According to the scientific method, this new hypothesis must explain reality better than the existing theory. As climatologist Roy Spencer puts it: “No one has falsified the theory that the observed temperature changes are a consequence of natural variability.”

      The AGW believers are claiming that the current climate, which is very benign and well within historical parameters, is not natural. But their claim lacks proof, or even empirical evidence. It is based solely on computer models, which are programmed by people who probably in all sincerity believe in AGW.

      The long-accepted theory of natural climate fluctuations within defined parameters can not be the result of CO2, since CO2 has been many times higher in the past without causing runaway global warming. In fact, numerous times in the past when CO2 was thousands of parts per million [compared with today's very low 387 ppmv], the planet has descended into Ice Ages repeatedly.

      In the scientific method, scientific skeptics have nothing to prove. Every good scientist is a skeptic. It is the alarmist crowd that has the entire burden of showing that CO2=AGW. They have failed pretty spectacularly. Not a single GCM [computer model] was able to predict the past very severe northern hemisphere winter, and not one even came close to predicting the declining global temperature over most of the past decade. They predicted warming instead. Yet computer model predictions are the basis of the CO2=AGW hypothesis.

      The scientific method requires that an upstart hypothesis has the burden of showing that it is valid. Normally this would be accomplished by the new hypothesis predicting the climate — something it has failed to accomplish. Even hindcasting the models by inputting all current known data fails to predict today’s climate.

      Keep in mind that scientific skeptics have nothing to prove. They are simply skeptics. A new hypothesis must prove its validity. With the scientific method it’s not: “My theory versus your hypothesis.” Rather, it is: “You have the burden of showing that your new hypothesis explains reality better than the existing theory.” The AGW folks have never been able to do that.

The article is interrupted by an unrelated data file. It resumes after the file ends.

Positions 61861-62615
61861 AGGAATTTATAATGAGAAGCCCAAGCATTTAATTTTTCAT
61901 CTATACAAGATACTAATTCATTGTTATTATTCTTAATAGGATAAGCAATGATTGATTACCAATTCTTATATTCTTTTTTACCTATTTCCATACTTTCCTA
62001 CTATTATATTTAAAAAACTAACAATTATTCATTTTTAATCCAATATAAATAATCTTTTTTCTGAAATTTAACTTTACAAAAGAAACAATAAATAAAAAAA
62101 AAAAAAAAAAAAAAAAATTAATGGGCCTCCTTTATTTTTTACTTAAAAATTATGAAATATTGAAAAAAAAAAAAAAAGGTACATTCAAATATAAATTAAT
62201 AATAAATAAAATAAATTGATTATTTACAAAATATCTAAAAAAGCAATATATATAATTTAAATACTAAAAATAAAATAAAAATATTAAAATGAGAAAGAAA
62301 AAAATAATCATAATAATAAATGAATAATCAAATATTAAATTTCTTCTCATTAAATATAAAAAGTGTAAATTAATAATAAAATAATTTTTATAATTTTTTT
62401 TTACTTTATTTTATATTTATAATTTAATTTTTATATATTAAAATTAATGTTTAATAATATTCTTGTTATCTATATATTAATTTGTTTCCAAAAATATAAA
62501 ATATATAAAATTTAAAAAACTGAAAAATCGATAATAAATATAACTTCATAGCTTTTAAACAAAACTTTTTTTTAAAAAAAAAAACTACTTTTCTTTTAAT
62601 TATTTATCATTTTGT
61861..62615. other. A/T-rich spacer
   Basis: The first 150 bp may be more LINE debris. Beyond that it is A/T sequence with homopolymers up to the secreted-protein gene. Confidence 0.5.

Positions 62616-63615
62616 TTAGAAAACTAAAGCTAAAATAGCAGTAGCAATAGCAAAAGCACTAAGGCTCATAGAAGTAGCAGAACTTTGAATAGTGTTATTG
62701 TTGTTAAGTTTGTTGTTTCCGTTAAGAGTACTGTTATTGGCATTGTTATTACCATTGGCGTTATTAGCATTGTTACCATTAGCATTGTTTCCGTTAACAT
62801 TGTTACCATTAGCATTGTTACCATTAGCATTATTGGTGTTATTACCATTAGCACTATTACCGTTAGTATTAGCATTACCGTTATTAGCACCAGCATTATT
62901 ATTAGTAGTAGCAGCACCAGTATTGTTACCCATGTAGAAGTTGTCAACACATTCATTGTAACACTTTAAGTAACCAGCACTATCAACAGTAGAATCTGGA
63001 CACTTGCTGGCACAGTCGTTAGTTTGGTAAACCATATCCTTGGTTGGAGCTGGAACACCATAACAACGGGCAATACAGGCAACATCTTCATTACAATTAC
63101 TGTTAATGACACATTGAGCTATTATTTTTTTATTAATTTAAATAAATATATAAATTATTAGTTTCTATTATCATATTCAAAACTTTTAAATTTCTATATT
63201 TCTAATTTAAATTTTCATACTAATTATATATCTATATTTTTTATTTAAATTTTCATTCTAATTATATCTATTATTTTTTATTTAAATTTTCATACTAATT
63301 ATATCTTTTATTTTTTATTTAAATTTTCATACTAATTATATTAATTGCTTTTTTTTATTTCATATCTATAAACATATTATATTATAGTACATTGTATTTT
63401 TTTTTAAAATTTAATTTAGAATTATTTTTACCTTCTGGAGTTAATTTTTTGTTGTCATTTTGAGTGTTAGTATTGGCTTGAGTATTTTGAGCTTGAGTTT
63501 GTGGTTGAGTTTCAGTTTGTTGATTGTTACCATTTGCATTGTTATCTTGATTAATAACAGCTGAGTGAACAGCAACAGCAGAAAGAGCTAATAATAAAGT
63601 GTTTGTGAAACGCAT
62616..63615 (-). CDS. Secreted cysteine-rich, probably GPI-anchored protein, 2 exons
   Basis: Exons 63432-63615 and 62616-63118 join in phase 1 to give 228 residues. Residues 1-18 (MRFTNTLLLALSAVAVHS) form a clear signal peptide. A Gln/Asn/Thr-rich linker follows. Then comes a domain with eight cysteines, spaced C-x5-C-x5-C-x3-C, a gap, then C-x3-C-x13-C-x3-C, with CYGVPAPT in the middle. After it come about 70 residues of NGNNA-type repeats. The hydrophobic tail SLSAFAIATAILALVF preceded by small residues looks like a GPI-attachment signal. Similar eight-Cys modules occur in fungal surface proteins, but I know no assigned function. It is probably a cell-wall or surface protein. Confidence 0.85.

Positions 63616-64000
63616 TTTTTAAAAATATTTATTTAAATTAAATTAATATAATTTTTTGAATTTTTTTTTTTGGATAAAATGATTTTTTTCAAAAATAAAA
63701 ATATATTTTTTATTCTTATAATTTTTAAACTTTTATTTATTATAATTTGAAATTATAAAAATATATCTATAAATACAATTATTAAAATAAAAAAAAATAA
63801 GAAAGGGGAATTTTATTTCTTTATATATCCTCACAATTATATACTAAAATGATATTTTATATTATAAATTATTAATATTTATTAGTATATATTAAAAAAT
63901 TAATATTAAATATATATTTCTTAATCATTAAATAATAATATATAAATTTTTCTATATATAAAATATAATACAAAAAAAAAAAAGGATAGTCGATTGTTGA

Not only is CO2=AGW an increasingly questionable hypothesis, but the planet continues to cool while CO2 continues to rise. The AGW folks are trying to explain that away by citing a mysterious, hidden “heat in the pipeline.” But they have been unable to identify where that supposed heat is located, and it can not be measured. The ARGO network, with thousands of deep sea buoys, shows deep ocean cooling.

      Every contention made by the believers in CO2=AGW has failed to pan out. Every one. Yet the same people insistently demand that we must immediately agree to spend $Trillions on their repeatedly failed hypothesis.

      Directing so much money into climate science and unnecessary CO2 mitigation, at the expense of all other science, will starve those other science projects of funding. In fact, it is already occurring.

      Doesn’t it make more sense to pause before spending enormous amounts of our national wealth, until we understand the climate better?

      That is the critical question. But we can see that the Copenhagen steamroller, run by political appointees, is desperate to hobble the West based on a failed hypothesis, before that failure becomes apparent to the general public.

      So the question is: must we act right now? Or should we take the time to learn more? Which path do you choose?


      • Smokey, thanks for the very succinct summary!!!

        Bruce


    • Ben, do you read ClimateAudit.org?

      It is extremely helpful in “ascertaining the betterness or worseness” of many of the arguments. Steve McIntyre, in my opinion, does a wonderful job of making some fairly complicated statistical issues easy to understand.

      And there are a number of highly qualified mathematicians and scientists that post there and participate in the comments.

      Given the current politicized nature of the issue, I think it would be very difficult to come to a rational, informed opinion about the AGW debate without first spending a fair amount of time at ClimateAudit.org. It’s been a real eye-opener for me.


  4. I have a fairly good understanding of how the scientific method works, both conceptually and practically. Falsifiability is a pretty strict standard, even for the staunchest advocates of the strictest versions of the scientific method. There are an infinite range of implausible or incorrect views that have not been falsified.


  5. And your last question is a different question, but one I’m happy to take up at some point soon.